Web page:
Do you know the health risks of drinking alcohol?

A Drinkaware survey has provided some insights into what may influence adults to drink less.

According to the ‘Drinkaware Barometer’, 48% of those who had reduced their consumption in 2023 said they are more conscious now about the health effects associated with alcohol. Among those drinkers who are already making the choice to drink less, 63% cite physical health or fitness as a reason, with 31% mentioning their mental health.

Participants in the Drinkaware Barometer 2023 were shown a list of negative effects from drinking alcohol over the recommended levels on both short and long-term health and asked which they were aware of prior to the survey in order to gauge ‘total awareness’. If they answered without being shown the list, this was deemed ‘spontaneous’ awareness.

In terms of knowledge among the public of the health risks of excessive drinking, liver disease remains the health effect most prominently mentioned, with 86% total awareness. Over half (56%) of adults spontaneously mention liver disease when asked about any short or long-term health effects of excessive drinking that they may be aware of. Five other effects are recognised by at least two-thirds of adults, including: Impaired Judgement: 72% total awareness (1% spontaneous awareness)

Depression: 68% total awareness (9% spontaneous awareness)

Dehydration: 68% total awareness (no spontaneous awareness)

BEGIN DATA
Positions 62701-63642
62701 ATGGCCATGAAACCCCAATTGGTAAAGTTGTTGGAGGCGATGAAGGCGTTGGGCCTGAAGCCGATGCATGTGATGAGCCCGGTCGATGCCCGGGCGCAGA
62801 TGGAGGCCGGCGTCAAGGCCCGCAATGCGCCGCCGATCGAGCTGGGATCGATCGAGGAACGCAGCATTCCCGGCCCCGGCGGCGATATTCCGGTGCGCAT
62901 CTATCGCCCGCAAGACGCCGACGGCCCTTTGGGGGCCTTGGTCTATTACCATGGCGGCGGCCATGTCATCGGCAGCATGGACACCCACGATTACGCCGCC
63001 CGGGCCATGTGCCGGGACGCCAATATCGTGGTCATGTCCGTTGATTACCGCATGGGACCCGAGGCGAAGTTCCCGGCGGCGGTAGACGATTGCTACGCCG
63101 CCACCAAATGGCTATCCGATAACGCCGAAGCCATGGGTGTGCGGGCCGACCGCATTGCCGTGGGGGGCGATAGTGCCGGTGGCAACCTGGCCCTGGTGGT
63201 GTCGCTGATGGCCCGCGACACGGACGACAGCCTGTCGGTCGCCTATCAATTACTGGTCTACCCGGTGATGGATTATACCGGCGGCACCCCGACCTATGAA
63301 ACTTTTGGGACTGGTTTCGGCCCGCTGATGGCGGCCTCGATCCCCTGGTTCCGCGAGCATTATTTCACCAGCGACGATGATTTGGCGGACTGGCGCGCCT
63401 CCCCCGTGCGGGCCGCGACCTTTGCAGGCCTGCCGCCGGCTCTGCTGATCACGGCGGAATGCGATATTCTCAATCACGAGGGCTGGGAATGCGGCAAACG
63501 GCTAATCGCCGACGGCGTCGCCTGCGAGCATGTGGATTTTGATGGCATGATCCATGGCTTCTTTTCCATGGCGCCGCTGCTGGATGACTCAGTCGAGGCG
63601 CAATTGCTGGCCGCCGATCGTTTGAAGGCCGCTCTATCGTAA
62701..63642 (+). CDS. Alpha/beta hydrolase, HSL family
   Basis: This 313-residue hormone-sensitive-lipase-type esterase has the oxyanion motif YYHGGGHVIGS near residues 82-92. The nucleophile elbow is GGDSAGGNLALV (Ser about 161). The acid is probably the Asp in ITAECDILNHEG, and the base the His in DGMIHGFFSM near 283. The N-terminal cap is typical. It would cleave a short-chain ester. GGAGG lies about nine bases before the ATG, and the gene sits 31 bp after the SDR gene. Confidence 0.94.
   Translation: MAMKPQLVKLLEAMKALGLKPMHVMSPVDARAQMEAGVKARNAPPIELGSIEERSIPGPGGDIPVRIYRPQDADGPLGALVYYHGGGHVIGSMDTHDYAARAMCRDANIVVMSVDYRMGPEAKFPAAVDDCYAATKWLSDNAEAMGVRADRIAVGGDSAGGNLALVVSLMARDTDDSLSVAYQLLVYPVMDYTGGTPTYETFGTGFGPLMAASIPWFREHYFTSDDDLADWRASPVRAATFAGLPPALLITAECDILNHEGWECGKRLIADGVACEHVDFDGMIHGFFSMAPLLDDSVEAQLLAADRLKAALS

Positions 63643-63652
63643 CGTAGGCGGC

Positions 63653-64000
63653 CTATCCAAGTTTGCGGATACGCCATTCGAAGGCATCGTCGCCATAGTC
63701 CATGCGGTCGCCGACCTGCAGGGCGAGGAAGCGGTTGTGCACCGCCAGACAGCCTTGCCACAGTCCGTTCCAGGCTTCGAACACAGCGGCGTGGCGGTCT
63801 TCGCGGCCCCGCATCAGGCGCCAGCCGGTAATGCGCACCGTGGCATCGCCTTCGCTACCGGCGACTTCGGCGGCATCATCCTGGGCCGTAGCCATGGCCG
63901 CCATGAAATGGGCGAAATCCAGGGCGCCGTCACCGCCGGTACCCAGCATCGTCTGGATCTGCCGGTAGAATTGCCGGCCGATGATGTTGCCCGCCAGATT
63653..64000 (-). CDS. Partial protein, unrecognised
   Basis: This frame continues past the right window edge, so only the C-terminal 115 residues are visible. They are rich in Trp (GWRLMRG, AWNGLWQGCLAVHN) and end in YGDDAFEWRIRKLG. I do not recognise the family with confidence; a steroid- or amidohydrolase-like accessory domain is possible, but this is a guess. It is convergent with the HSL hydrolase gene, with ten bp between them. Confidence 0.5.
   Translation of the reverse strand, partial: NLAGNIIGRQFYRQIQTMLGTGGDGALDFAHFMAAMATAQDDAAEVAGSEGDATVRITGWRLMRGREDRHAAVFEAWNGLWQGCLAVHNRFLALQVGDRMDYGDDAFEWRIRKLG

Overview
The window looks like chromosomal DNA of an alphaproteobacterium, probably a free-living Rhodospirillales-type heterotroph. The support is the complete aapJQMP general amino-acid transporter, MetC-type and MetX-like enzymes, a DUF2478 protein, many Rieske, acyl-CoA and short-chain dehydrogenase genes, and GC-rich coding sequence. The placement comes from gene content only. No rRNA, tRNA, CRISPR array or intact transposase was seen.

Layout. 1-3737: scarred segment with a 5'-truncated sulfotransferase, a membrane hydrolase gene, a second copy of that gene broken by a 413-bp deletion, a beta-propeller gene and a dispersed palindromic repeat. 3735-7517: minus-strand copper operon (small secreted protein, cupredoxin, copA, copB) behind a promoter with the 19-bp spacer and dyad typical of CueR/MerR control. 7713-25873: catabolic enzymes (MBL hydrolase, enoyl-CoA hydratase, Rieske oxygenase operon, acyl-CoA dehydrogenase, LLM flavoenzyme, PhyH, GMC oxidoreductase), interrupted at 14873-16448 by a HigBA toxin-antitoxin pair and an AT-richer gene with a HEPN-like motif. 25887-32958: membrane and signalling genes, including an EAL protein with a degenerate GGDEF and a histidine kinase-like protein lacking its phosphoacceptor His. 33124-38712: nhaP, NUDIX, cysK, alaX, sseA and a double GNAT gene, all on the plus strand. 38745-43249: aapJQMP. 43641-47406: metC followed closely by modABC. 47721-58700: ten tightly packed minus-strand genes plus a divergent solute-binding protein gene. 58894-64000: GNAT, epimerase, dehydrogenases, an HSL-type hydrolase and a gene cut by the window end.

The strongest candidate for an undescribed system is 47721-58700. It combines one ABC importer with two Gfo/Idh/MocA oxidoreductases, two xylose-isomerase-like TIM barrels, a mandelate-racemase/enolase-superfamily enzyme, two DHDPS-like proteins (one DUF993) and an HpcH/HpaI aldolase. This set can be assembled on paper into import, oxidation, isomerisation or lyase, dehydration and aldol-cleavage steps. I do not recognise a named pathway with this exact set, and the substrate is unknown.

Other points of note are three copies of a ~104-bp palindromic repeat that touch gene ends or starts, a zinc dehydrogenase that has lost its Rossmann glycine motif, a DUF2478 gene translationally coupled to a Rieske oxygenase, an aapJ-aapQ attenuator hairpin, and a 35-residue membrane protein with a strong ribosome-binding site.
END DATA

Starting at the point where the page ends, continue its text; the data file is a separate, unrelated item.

Lack of Concentration: 67% total awareness (1% spontaneous awareness)

Headache: 66% total awareness (3% spontaneous awareness)

However, while these figures demonstrate that total awareness of specific, mostly short-term, health effects is present for a significant cohort of adults, spontaneous awareness remains limited, particularly for more long-term health impacts. This is clear when we look at figures for awareness around other conditions such as heart disease or stroke, which has 59% total awareness, but only 14% spontaneously, cancer with 48% total awareness but 13% spontaneously, or foetal disorders during pregnancy, which, despite 58% total awareness (peaking at 70% among women), registered no spontaneous awareness at all.

Drinkaware spokesperson and GP Dr Máire Finn, commented: “According to the latest Drinkaware Barometer data, 48% of people were aware that excessive alcohol consumption can lead to cancer. However, there are some positive actions we can take to reduce our own and our family’s cancer risk. Cutting down or cutting out alcohol is one of the ways we can help to lower the cancer risk, and the risk of developing alcohol-related cancers is lower for people who drink within the HSE low-risk weekly alcohol guidelines.”

Drinking within the HSE Low-Risk Weekly Alcohol Guidelines reduces your risk of alcohol-related health issues. The Low-Risk Weekly Guidelines for adults are:

Women: Less than 11 standard drinks spread out over the week, with at least two alcohol-free days.

Men: Less than 17 standard drinksspread out over the week, with at least two alcohol-free days

Common standard drinks include a half pint of 4.5% lager, a 100ml glass of 12.5% wine and a pub measure of 40% spirits.